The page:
Critiques of this virtual money world are many. Environmentalists hate the enormous power required to “mine” new cryptocurrencies since they require intensive computer usage to solve complex mathematical formulas to create or maintain a new coin. Some estimate Bitcoin, by itself, already requires more energy than the country of Ireland. Cambridge’s Centre for Alternative Finances calculates a single Bitcoin transaction equating to the carbon footprint of 680,000 Visa transactions. This may propel us closer to climate disaster. Maybe even a darker side, virtual currency anonymity provides cover from regulatory oversight allowing for illicit activity like money laundering, and untraceable money transfers by organized crime and terrorists. Finally, as the explosion in the sheer number of cryptos suggests, the idea that they provide better money supply control is a fallacy, since their non-regulated nature means new digital currencies can be created all the time. Indeed, the popular move at the moment is to create a new crypto, heavily advertise its merits to run up the price, sell your coins, leaving everyone else with losses as it inevitably gets added to the long list of failed cryptos, currently 600 and counting. Obviously, without government backing, cryptos can and have become worthless.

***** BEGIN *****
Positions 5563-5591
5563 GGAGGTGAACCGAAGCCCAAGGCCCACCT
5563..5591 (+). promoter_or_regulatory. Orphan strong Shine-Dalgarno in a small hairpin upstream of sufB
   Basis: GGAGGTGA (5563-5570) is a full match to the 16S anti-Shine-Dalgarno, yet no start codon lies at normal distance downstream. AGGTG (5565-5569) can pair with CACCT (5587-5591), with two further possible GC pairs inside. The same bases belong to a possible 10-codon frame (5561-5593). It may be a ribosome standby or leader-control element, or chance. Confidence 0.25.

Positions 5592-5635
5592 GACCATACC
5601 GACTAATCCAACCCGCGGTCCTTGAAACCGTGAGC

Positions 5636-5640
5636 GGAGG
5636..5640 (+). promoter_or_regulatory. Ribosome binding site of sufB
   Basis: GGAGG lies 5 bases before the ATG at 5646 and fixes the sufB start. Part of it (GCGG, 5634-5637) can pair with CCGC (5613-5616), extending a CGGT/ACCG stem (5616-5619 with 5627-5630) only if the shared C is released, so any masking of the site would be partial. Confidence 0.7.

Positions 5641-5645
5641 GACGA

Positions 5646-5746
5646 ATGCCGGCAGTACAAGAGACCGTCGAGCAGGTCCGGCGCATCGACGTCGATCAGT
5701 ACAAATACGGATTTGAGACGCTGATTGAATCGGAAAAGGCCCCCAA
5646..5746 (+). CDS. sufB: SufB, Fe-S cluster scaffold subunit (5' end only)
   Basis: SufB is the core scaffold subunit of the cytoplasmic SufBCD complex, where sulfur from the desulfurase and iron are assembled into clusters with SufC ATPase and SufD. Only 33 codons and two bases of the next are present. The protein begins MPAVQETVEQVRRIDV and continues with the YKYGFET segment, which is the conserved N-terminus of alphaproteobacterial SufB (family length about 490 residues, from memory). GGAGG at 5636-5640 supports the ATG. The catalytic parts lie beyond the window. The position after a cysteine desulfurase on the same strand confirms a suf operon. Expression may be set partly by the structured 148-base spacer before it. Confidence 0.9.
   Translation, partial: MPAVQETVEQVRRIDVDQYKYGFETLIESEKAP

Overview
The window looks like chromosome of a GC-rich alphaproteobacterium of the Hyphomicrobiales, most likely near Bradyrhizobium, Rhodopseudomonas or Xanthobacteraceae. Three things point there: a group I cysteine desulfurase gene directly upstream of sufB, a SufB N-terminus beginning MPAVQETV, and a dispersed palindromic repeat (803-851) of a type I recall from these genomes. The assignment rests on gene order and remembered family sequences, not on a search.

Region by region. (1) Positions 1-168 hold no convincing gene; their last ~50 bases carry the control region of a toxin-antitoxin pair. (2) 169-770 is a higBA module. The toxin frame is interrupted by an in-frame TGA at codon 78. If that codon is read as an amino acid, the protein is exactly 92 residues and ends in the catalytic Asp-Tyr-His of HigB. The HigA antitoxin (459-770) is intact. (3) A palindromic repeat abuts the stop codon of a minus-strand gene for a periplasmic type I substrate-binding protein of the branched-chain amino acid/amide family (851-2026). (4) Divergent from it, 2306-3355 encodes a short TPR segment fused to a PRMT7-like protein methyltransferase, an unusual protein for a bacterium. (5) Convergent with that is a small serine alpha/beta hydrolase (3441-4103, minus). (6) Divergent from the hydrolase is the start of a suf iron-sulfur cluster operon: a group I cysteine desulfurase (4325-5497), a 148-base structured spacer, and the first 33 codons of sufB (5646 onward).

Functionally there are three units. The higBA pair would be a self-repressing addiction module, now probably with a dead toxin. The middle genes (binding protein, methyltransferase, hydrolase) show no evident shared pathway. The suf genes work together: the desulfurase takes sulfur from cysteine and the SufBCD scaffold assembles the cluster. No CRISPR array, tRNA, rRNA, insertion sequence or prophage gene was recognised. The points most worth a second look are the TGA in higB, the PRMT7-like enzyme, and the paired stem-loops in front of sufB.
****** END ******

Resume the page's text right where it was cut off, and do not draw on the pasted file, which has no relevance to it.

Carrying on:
Like it or not, however, cryptos are becoming more pervasive in the marketplace. Virtual currency trading on the top 100 crypto exchanges in dollar terms now exceeds $295 billion per day, far below the estimated $7 trillion in traditional currencies, but growing exponentially. Retail Bitcoin wallets, or those accounts with a balance of less than $1000, number over 31 million globally as of October 2020, up 15 times from five years ago. Mizuho Securities’ survey found 24% of recent U.S. stimulus check recipients plan to use the money to invest in Bitcoin. Not just a Bitcoin phenomenon, other cryptos are growing faster. For instance, cryptocurrency Ethereum transactions totaled more than one million a day at the end of December 2020, more than six times Bitcoin. Cryptos Stellar and Ripple lead the digital currency daily transaction table with Stellar recently reaching 5.6 million transactions per day, or six times daily activity two months earlier. Further, the phenomenon has moved far beyond just retail speculators. JP Morgan indicates institutional Bitcoin purchases in the fourth quarter 2020 totaled 307,000 bitcoins, outpacing the 205,000 bitcoins bought by retail investors. The institutional holders list keeps growing with the much-ballyhooed Tesla purchase, a recent new addition. Ever looking for ways to make money, Wall Street firms have jumped into the fray providing crypto safekeeping services, exchange-traded funds, and derivative instruments. The popularity extends beyond investment, as multiple major companies now accept digital currency for goods and services payment. Examples include Overstock.com which accepts any of four digital coins and many others accepting Bitcoin including Expedia, Subway, PayPal, East Japan Railway, and Microsoft to name a few. Indeed, the digital currency age appears to be coming fast.